Rich Nicoletti at Red Bank’s clay courts, which remain out of commission seven months after Hurricane Sandy. (Photo by Wil Fulton. Click to enlarge)


Rich Nicoletti first hit Red Bank’s clay tennis courts in 1955. A few years later, he became assistant to the facility’s tennis pro. In 1990, he was named pro, a title he holds to this day.

“It’s safe to say I easily spent a quarter of my life down here,” Nicoletti said recently, standing on the red clay surface in Marine Park. Rarely, though, has he seen the courts as ravaged as they were by the churning waters of the Navesink River, just feet away, during Hurricane Sandy.

The courts, he said, “were just completely dug up” by the roiling river.

The four clay courts, run by the Red Bank Clay Courts Tennis Association, were built by the borough in 1941, before “hard” courts became the standard, according to Nicoletti,

“In those days, clay was the game,” he said. “Either that or grass. They both require a lot of maintenance, and [town officials] went with clay.”

Nicoletti says that while he has to resurface the court every year spring, Hurricane Sandy completely devastated the courts, as well as the maintenance shack and pro shop on the property. Nicoletti attributes much of the damage to wind and violent surges of water that literally dug up the court down to the stone foundation in some parts.

“They require a lot of daily maintenance, but we also have to kind of redo them every year, clear them out and lay down new clay,” he said. “But this year, they were completely dug up from the hurricane. We simply can’t do [the repairs] by ourselves.”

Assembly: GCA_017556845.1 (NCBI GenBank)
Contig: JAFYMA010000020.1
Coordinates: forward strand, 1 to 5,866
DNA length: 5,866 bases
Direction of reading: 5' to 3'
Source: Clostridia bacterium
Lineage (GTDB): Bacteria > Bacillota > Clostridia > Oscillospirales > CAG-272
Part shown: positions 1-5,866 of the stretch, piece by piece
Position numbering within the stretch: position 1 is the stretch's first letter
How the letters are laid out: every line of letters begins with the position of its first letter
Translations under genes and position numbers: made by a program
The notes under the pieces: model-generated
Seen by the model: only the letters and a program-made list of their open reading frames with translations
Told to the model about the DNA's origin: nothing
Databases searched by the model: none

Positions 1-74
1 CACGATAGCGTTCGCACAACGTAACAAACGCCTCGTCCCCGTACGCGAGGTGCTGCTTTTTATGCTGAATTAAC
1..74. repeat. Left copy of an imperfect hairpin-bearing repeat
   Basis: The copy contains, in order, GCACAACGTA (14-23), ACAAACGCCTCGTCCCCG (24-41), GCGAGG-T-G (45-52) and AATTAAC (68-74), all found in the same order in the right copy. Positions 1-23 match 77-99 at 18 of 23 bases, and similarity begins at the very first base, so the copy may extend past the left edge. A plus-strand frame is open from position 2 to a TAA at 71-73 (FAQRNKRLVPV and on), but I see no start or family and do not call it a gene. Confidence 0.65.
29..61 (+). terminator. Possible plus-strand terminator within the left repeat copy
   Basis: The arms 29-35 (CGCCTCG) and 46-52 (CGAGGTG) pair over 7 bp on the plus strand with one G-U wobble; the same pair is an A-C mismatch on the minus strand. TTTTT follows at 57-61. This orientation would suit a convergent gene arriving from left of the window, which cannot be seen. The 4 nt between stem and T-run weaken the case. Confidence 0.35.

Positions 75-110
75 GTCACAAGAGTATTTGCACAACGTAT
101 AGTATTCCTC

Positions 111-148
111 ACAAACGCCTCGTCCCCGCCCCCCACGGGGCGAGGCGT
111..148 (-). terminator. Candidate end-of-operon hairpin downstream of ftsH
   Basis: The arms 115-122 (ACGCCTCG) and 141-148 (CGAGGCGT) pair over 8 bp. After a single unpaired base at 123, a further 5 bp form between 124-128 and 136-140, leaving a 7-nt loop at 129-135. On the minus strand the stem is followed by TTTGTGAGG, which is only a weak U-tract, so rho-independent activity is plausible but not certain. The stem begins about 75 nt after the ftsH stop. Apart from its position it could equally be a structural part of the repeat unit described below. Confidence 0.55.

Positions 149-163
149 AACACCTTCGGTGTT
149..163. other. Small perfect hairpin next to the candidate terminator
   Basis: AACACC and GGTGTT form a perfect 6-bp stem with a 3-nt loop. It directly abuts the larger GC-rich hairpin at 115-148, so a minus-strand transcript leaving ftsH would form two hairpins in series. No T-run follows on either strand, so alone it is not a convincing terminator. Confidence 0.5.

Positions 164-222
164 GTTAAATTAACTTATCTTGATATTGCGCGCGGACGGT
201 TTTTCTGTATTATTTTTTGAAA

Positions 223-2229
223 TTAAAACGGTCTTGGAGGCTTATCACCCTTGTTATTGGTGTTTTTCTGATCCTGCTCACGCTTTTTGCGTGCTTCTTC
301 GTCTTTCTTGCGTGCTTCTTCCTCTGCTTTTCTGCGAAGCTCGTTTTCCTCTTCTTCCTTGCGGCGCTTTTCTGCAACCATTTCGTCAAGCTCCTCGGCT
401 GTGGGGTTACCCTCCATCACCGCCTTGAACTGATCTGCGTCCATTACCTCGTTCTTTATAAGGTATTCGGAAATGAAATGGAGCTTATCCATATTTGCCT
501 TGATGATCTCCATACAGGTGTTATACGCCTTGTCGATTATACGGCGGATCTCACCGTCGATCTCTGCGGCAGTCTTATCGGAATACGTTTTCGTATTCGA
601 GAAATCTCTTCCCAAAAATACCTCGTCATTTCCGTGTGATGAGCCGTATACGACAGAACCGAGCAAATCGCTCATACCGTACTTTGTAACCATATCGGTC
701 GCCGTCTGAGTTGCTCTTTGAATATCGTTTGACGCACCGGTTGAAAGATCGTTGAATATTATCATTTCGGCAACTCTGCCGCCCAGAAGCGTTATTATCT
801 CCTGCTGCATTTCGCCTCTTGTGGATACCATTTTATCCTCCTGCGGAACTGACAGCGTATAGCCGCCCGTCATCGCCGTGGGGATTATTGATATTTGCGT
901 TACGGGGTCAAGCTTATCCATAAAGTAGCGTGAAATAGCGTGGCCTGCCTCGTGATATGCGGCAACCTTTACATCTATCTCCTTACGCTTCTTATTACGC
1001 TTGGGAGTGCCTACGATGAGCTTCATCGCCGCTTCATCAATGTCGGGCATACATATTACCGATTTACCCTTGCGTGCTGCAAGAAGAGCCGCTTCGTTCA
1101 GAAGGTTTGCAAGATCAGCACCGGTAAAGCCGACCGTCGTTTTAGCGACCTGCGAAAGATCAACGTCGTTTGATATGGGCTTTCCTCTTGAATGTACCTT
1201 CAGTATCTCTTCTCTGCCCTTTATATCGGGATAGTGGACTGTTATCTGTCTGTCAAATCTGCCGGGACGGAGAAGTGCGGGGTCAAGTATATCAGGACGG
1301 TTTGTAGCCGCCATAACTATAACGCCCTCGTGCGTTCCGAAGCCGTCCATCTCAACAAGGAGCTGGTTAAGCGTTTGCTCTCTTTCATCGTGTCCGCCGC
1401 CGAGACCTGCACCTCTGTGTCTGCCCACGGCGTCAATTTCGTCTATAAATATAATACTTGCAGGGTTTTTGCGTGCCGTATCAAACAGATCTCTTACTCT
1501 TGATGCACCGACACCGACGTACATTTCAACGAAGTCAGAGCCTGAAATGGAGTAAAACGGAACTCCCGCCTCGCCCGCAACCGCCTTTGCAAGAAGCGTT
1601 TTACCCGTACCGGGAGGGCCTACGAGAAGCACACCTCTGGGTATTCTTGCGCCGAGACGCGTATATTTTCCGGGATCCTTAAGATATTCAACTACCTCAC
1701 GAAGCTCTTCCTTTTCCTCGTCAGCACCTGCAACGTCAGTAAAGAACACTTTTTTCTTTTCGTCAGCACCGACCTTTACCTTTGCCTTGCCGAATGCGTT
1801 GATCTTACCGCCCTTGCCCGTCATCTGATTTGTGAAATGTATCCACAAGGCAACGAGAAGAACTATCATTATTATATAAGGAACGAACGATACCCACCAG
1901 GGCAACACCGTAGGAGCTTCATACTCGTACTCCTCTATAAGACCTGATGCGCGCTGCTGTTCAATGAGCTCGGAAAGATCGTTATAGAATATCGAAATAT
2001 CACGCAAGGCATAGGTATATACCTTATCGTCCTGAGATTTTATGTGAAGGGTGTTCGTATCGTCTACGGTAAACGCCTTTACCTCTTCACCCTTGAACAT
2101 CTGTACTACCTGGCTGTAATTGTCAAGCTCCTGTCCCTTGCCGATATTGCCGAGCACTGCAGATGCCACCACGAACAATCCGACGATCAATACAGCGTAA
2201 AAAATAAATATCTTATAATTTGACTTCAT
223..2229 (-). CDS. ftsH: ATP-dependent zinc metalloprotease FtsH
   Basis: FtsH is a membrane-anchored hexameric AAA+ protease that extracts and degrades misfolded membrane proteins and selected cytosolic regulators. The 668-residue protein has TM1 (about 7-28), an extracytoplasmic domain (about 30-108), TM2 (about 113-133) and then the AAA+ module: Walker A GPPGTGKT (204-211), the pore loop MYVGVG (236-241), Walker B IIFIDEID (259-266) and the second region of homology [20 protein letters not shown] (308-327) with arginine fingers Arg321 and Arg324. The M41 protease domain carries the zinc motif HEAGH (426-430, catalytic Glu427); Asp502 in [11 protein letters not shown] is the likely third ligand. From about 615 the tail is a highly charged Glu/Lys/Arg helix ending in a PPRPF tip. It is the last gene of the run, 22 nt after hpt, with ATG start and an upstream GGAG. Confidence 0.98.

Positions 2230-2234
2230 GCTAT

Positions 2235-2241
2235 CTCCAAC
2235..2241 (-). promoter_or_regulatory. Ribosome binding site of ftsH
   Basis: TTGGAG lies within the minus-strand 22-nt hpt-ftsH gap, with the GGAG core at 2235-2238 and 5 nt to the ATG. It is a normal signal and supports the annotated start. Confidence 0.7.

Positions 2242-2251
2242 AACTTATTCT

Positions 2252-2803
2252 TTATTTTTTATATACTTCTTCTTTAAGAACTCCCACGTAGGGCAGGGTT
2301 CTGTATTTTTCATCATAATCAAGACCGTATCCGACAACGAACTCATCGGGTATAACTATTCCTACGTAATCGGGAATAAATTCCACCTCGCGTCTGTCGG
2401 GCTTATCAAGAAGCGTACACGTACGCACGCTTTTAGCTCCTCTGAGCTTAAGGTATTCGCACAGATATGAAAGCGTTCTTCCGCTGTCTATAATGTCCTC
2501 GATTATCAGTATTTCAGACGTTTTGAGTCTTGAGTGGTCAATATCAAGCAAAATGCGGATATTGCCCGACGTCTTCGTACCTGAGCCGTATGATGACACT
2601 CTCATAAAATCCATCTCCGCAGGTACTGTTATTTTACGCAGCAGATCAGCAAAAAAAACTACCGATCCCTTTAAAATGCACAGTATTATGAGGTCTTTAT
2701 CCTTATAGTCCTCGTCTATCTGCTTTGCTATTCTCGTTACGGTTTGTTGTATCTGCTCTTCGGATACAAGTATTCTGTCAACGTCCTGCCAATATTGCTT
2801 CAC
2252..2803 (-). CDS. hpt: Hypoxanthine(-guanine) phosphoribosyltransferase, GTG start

Nicoletti estimated that the total costs of repairing the courts will be around $36,000.

“It’s going to take five or six professionals to come in here, with all the proper equipment that we frankly don’t have,” Nicoletti said, “It’s going to take about 60 tons of clay to cover the four courts, believe it or not,” he added.

Luckily for Nicoletti and tennis enthusiasts, the borough has enlisted the help of FEMA in restoring them. The only problem is no one knows when the help will arrive.

“We could see something in three weeks, or it could be three months, we really don’t know,” Nicoletti said. “Obviously FEMA has a lot of other priorities at the moment, so we just have to wait and see.”

Despite the costs, Nicoletti said he believes the courts are important to Red Bank.

“They really are beautiful courts, in a gorgeous park. It’s a just a great setting,” he said. “Clay courts are really rare, and they can actually help older people play the game. They are a lot easier on the knees and joints than hard courts.”

“We know we’ll be back eventually,” he added, while locking up the courts he has spent so much of his life on. “It’s amazing they look like they do right now, but they’ll get fixed up, and be better than ever.”